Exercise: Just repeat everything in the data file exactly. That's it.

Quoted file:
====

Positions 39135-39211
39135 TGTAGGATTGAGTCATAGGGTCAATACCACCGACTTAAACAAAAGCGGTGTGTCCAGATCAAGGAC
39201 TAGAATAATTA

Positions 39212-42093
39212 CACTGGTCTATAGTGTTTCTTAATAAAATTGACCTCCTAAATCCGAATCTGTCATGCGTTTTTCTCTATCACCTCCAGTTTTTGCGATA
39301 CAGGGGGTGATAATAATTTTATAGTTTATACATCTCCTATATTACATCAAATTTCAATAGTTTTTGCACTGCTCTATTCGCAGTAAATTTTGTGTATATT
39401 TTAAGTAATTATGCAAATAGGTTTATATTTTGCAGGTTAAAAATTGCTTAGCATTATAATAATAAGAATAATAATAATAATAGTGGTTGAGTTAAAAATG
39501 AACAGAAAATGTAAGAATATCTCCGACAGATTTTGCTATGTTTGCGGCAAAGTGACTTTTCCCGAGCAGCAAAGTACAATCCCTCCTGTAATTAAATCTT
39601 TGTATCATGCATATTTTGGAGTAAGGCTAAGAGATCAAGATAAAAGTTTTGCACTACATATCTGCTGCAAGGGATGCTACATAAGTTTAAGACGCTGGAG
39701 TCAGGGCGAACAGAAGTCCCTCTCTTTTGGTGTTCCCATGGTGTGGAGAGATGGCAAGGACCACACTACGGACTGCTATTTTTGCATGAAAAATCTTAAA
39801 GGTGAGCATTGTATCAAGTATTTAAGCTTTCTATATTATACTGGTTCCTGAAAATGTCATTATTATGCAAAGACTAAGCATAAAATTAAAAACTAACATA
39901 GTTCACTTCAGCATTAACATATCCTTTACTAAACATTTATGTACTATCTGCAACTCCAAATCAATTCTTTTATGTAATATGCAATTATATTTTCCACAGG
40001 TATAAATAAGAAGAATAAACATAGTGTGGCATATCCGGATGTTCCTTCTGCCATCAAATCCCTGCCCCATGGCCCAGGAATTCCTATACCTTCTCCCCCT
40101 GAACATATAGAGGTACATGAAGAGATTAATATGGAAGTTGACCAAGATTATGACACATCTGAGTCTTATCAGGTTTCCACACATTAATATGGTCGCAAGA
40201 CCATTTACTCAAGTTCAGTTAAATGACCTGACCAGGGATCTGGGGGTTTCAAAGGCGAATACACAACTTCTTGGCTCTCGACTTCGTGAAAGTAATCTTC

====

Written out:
Positions 39135-39211
39135 TGTAGGATTGAGTCATAGGGTCAATACCACCGACTTAAACAAAAGCGGTGTGTCCAGATCAAGGAC
39201 TAGAATAATTA

Positions 39212-42093
39212 CACTGGTCTATAGTGTTTCTTAATAAAATTGACCTCCTAAATCCGAATCTGTCATGCGTTTTTCTCTATCACCTCCAGTTTTTGCGATA
39301 CAGGGGGTGATAATAATTTTATAGTTTATACATCTCCTATATTACATCAAATTTCAATAGTTTTTGCACTGCTCTATTCGCAGTAAATTTTGTGTATATT
39401 TTAAGTAATTATGCAAATAGGTTTATATTTTGCAGGTTAAAAATTGCTTAGCATTATAATAATAAGAATAATAATAATAATAGTGGTTGAGTTAAAAATG
39501 AACAGAAAATGTAAGAATATCTCCGACAGATTTTGCTATGTTTGCGGCAAAGTGACTTTTCCCGAGCAGCAAAGTACAATCCCTCCTGTAATTAAATCTT
39601 TGTATCATGCATATTTTGGAGTAAGGCTAAGAGATCAAGATAAAAGTTTTGCACTACATATCTGCTGCAAGGGATGCTACATAAGTTTAAGACGCTGGAG
39701 TCAGGGCGAACAGAAGTCCCTCTCTTTTGGTGTTCCCATGGTGTGGAGAGATGGCAAGGACCACACTACGGACTGCTATTTTTGCATGAAAAATCTTAAA
39801 GGTGAGCATTGTATCAAGTATTTAAGCTTTCTATATTATACTGGTTCCTGAAAATGTCATTATTATGCAAAGACTAAGCATAAAATTAAAAACTAACATA
39901 GTTCACTTCAGCATTAACATATCCTTTACTAAACATTTATGTACTATCTGCAACTCCAAATCAATTCTTTTATGTAATATGCAATTATATTTTCCACAGG
40001 TATAAATAAGAAGAATAAACATAGTGTGGCATATCCGGATGTTCCTTCTGCCATCAAATCCCTGCCCCATGGCCCAGGAATTCCTATACCTTCTCCCCCT
40101 GAACATATAGAGGTACATGAAGAGATTAATATGGAAGTTGACCAAGATTATGACACATCTGAGTCTTATCAGGTTTCCACACATTAATATGGTCGCAAGA
40201 CCATTTACTCAAGTTCAGTTAAATGACCTGACCAGGGATCTGGGGGTTTCAAAGGCGAATACACAACTTCTTGGCTCTCGACTTCGTGAAAGTAATCTTC